Nicola Sturgeon has laid out the SNP's manifesto for the 2019 general election at an event in Glasgow.
Ms Sturgeon insisted there is "every chance" the SNP will hold the balance of power at Westminster after the general election, as she set out billions of pounds worth of demands as the price for her party's support.
The First Minister has already made clear she will insist on the right to hold a second vote on Scottish independence as part of her party's conditions.
Here is an at-a-glance look at the main policies.
On climate change, Ms Sturgeon said Scotland has the most "ambitious" targets in the world, adding the SNP will push Westminster to match the Scottish Government's legislation. The First Minister said her party will propose a "green energy deal" to ensure eco-friendly initiatives have long-term security.
Ms Sturgeon also said the bulk of future oil and gas receipts should be put into a "net-zero fund", focusing on measures to battle climate change. The SNP leader added that the industry "cannot be left behind" in the transition from fossil fuels, and proposed that 12% of the fund should be used to help to diversify places like Aberdeen and Falkirk.
The SNP leader also called for a "real end to austerity". She said "The Tories, and let us never forget they did this with the help of the Liberal Democrats, have left the Scottish budget £1.5 billion lower in real terms than it was at the start of the decade. A potential UK government that wants our support must reverse that cut to our budget and ensure real-terms growth thereafter. The UK must make right the cuts that Scotland has suffered. Over a decade of austerity the cumulative price imposed on Scotland has been £13.9 billion... and of course the cost in human terms has been worse. That must be made right. A party seeking our support must be prepared to set out how they will repair the damage of a decade of austerity and put back the money that's been lost."
SNP MPs in Westminster will also push for legislation to protect the NHS from future trade deals, the First Minister has said. Ms Sturgeon told the crowd her party would "stop the Tories from selling off Scotland's health service". As a price of co-operation from the SNP, the party leader also said "policies which are driving people into poverty" must be scrapped. She pointed to the two-child cap on tax credits and the so-called "rape clause" as policies that should be ended, along with Universal Credit.
The First Minister pushed for an increase in power for the Scottish Parliament. She said "We want to see devolution of drugs policy, to help tackle what is a public health emergency. We will press for devolution of employment law, so the Scottish Parliament can protect worker's rights, increase the living wage and end the age discrimination of the statutory living wage."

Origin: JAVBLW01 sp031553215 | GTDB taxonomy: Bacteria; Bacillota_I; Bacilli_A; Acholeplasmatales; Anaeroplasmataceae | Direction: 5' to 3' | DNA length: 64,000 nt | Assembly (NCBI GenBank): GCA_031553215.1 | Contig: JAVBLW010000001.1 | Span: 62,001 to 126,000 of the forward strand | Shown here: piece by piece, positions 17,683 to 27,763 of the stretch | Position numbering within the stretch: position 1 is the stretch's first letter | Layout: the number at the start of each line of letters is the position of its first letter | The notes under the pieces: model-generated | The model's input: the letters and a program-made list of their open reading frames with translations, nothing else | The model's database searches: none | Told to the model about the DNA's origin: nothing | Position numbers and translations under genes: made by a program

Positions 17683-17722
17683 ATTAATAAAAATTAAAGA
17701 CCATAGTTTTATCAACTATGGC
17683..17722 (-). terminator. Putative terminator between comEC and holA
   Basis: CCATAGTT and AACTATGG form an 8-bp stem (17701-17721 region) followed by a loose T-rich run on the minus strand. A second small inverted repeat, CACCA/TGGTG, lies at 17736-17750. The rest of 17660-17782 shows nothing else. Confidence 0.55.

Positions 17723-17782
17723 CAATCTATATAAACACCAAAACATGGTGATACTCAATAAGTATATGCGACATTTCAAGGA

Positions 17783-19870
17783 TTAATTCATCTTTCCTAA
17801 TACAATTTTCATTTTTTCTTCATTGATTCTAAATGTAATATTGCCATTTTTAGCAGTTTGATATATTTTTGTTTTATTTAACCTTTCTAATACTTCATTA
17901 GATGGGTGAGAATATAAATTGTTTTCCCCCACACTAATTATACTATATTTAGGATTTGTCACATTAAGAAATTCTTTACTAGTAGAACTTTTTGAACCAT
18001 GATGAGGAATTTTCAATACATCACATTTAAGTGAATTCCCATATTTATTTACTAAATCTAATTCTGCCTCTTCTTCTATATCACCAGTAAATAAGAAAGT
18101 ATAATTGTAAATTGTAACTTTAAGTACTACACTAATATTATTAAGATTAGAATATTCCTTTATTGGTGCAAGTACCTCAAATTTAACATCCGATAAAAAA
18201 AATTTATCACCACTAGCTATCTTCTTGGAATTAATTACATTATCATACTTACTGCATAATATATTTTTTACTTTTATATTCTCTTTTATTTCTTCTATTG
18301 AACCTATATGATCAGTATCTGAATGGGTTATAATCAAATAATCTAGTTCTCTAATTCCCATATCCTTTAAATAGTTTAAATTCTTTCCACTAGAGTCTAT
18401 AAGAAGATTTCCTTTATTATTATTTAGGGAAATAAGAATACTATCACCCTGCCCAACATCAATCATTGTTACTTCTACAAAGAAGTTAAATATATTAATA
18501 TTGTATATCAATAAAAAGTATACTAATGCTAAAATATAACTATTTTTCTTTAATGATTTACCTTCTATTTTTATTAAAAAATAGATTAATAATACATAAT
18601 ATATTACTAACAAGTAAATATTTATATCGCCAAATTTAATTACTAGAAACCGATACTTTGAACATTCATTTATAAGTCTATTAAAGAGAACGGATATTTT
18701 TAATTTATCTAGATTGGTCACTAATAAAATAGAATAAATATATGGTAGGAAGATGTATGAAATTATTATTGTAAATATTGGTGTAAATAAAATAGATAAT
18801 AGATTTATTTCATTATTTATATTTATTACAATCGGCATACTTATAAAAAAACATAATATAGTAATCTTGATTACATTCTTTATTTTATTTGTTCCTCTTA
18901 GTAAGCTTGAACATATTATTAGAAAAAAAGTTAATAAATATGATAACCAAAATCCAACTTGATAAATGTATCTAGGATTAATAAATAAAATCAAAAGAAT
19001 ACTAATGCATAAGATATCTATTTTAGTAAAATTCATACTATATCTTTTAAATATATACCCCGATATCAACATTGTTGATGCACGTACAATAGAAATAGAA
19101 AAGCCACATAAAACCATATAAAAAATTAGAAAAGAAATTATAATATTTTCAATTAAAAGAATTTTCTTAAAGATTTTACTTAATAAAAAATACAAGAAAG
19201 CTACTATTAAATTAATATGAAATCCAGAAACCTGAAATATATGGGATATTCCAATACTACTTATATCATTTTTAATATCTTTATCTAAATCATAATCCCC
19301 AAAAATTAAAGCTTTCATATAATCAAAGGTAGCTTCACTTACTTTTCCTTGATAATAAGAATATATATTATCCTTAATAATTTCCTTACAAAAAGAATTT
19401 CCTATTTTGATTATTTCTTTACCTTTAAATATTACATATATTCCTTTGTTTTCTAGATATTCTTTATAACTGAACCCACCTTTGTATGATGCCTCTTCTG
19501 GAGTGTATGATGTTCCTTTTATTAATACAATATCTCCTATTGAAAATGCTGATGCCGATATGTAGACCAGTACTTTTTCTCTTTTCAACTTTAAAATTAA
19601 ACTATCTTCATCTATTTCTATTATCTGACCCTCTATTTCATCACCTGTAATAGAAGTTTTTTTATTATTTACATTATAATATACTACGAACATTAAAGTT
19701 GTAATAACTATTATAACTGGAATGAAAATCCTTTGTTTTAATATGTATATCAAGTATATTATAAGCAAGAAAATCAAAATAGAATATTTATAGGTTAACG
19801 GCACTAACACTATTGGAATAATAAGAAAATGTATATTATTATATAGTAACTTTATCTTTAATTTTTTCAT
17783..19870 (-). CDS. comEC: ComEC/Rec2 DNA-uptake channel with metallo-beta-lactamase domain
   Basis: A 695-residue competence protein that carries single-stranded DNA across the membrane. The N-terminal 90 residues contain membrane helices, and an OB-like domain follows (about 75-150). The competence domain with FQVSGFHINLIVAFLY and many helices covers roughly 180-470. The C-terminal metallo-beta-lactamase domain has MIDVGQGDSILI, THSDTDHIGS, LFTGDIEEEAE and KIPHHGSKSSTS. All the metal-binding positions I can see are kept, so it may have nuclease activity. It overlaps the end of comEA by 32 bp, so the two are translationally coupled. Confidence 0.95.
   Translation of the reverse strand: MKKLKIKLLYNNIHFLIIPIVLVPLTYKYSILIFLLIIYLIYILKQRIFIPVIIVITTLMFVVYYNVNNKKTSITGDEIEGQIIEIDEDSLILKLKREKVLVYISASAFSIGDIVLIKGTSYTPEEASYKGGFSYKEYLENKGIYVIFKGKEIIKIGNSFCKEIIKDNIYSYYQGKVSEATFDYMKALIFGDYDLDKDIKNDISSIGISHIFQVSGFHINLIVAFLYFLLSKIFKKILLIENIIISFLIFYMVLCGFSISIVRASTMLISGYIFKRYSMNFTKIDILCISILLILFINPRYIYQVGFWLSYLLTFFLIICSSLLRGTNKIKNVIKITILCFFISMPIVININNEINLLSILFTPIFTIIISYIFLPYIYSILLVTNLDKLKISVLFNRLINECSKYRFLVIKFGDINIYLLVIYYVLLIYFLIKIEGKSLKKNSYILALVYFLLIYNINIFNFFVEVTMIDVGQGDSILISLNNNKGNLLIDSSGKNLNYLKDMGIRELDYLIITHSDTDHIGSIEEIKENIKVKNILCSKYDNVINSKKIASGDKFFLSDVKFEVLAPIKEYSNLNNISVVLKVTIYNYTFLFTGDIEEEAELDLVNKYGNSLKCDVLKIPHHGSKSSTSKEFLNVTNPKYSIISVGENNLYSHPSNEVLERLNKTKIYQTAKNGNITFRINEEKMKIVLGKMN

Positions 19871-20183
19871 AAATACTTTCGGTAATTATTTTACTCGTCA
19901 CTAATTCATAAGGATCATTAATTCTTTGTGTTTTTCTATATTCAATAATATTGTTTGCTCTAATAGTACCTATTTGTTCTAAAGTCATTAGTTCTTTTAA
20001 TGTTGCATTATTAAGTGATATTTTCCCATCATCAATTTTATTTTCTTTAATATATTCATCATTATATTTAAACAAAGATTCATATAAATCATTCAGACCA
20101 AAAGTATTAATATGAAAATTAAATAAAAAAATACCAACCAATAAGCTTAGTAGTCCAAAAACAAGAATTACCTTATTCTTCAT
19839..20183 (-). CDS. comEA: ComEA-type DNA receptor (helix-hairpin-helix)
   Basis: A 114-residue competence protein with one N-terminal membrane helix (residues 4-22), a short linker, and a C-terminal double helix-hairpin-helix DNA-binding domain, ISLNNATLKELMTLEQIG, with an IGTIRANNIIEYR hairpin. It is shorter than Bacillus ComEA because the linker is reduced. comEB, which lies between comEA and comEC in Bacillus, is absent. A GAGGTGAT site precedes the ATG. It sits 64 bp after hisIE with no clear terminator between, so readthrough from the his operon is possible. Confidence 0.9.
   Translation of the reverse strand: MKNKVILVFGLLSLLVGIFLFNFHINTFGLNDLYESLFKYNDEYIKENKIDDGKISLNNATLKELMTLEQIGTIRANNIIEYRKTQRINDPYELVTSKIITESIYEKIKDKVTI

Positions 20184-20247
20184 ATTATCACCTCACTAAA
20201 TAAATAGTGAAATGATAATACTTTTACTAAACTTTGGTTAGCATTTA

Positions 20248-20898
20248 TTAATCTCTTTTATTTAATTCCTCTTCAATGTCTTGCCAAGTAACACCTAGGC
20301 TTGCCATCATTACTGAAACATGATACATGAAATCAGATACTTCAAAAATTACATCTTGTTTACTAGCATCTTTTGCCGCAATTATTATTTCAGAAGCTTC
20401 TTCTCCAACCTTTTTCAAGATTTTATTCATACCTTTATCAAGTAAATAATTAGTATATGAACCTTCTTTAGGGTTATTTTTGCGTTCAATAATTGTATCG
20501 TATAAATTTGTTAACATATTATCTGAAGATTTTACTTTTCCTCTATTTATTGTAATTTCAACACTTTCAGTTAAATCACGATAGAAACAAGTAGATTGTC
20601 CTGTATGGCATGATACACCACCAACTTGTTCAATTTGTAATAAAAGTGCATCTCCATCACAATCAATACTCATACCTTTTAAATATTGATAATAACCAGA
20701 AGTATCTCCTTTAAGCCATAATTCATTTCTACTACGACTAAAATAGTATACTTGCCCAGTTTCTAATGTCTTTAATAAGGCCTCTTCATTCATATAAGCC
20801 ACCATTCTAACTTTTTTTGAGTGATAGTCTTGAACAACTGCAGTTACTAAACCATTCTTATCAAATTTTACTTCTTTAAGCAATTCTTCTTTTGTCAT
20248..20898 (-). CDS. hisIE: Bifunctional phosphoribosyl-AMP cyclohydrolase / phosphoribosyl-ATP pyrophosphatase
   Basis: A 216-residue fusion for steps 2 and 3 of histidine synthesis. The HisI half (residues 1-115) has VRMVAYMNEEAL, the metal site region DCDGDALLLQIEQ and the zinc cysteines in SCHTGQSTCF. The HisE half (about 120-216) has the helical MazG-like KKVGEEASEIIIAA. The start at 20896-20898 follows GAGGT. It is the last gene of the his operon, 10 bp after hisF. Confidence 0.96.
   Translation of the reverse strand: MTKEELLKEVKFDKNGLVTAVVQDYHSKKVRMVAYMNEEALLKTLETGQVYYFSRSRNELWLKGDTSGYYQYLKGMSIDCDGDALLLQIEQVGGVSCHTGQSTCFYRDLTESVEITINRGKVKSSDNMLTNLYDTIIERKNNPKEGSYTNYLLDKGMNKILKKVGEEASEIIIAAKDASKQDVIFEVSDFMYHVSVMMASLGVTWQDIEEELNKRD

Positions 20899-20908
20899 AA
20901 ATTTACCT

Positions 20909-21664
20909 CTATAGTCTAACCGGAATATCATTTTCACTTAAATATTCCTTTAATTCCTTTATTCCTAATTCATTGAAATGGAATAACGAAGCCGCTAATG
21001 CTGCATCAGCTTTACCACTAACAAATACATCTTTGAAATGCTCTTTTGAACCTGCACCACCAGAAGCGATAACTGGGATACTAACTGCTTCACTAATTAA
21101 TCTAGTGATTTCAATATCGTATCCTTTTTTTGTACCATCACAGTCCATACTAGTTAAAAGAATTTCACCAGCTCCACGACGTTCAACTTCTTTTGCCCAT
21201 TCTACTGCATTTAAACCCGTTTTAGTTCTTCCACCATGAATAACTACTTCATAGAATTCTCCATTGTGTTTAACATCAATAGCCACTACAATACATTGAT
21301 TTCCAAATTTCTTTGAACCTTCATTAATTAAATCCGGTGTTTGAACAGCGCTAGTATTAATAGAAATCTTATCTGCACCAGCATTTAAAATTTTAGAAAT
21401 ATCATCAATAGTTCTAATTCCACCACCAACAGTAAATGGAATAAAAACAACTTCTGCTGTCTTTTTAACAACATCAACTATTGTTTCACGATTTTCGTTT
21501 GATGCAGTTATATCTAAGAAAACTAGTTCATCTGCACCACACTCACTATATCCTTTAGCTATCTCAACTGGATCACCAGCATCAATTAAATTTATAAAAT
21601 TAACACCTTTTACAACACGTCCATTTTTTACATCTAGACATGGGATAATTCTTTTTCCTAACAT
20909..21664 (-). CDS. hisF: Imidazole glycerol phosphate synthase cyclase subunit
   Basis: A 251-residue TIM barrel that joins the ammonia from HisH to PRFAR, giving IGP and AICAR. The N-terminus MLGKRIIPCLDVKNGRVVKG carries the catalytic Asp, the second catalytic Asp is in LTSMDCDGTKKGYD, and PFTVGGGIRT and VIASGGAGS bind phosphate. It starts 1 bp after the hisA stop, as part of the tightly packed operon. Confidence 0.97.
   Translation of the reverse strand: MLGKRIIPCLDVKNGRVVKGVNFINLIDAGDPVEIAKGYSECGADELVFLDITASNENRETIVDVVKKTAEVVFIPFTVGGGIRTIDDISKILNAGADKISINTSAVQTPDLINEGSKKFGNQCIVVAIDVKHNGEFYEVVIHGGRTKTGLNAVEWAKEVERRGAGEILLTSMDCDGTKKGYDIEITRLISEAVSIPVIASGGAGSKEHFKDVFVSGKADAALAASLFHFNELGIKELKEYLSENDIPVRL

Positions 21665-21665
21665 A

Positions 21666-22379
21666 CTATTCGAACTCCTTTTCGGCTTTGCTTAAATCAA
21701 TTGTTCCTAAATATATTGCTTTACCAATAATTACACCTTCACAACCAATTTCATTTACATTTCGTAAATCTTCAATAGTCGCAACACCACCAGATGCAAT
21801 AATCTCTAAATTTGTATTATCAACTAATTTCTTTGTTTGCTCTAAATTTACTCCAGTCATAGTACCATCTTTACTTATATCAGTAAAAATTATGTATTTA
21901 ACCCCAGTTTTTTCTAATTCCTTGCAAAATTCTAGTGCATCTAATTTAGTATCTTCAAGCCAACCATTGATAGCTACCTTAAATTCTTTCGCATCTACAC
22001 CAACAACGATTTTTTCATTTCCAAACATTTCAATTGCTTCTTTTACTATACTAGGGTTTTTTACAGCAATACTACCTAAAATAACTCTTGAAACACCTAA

While the First Minister said she is open to forming a "progressive alliance" after December 12, she was clear her party will not help put Boris Johnson and his Conservatives into power. She branded the PM "dangerous and unfit for office" as she declared: "Unlike the Liberal Democrats, the SNP will never, ever help the Tories into government, but we will be prepared to talk to other parties about forming a progressive alliance."
Although she said the SNP would be prepared to have talks with Labour leader Jeremy Corbyn on such an alliance, she accused him of a "woeful lack of leadership" on Brexit, after he said he would adopt a position of neutrality in a second EU referendum.
Arguing voters have a choice "between the devil and the deep blue sea" over who the next prime minister will be, she was also clear: "It is time to take Scotland's future into Scotland's hands." Ms Sturgeon said: "People are becoming increasingly sick of hearing Jeremy Corbyn and Boris Johnson talking about not allowing Scottish people to choose their own future. I've got news for them: it's not up to you. It is a decision for the people of Scotland and the Scottish Parliament. The democratically-elected Scottish Parliament has agreed the people should be given a choice over their future. An unelected Tory Westminster government has no right to overturn that decision. So an SNP victory in this election would be a clear instruction from the people of Scotland to respect Scottish democracy. "There must be no Westminster veto over the right of the people of Scotland to decide their own future. And the SNP's message to any Westminster party seeking our support is this - if you cannot support this most fundamental of democratic principles, the SNP cannot and will not support you."
Ms Sturgeon said her party pledged a second referendum on Brexit while attacking the Labour leader's plans for a neutral stance.
She said "The SNP, Scotland's Remain party, backs a new, UK-wide referendum on EU membership. Jeremy Corbyn, incredibly, says that he is neutral on the issue of Leave or Remain. That means he is neutral on job losses, cuts to living standards and the erosion of our rights. And, of course, he would be happy to sit back and see Scotland taken out of the EU, even if there is a majority for Remain in Scotland but not in the UK."
The First Minister reiterated her assertion that Brexit will "dominate" Westminster in the coming years, adding that "Scotland will pay a heavy price for the Tory's Brexit obsession and Labour's neutrality, or to give it its proper description, Labour's woeful lack of leadership."
She said Scotland's future is at stake in this election, asking Scottish voters to consider who should decide the future of Scotland: "the people of Scotland? Or Boris Johnson".
Ms Sturgeon pushed the next UK government to invest more in the NHS, bringing it into line with per-head funding in Scotland. She told crowds in Glasgow that the extra funding would boost Scotland's budget for the NHS by £4 billion by the end of the parliamentary term.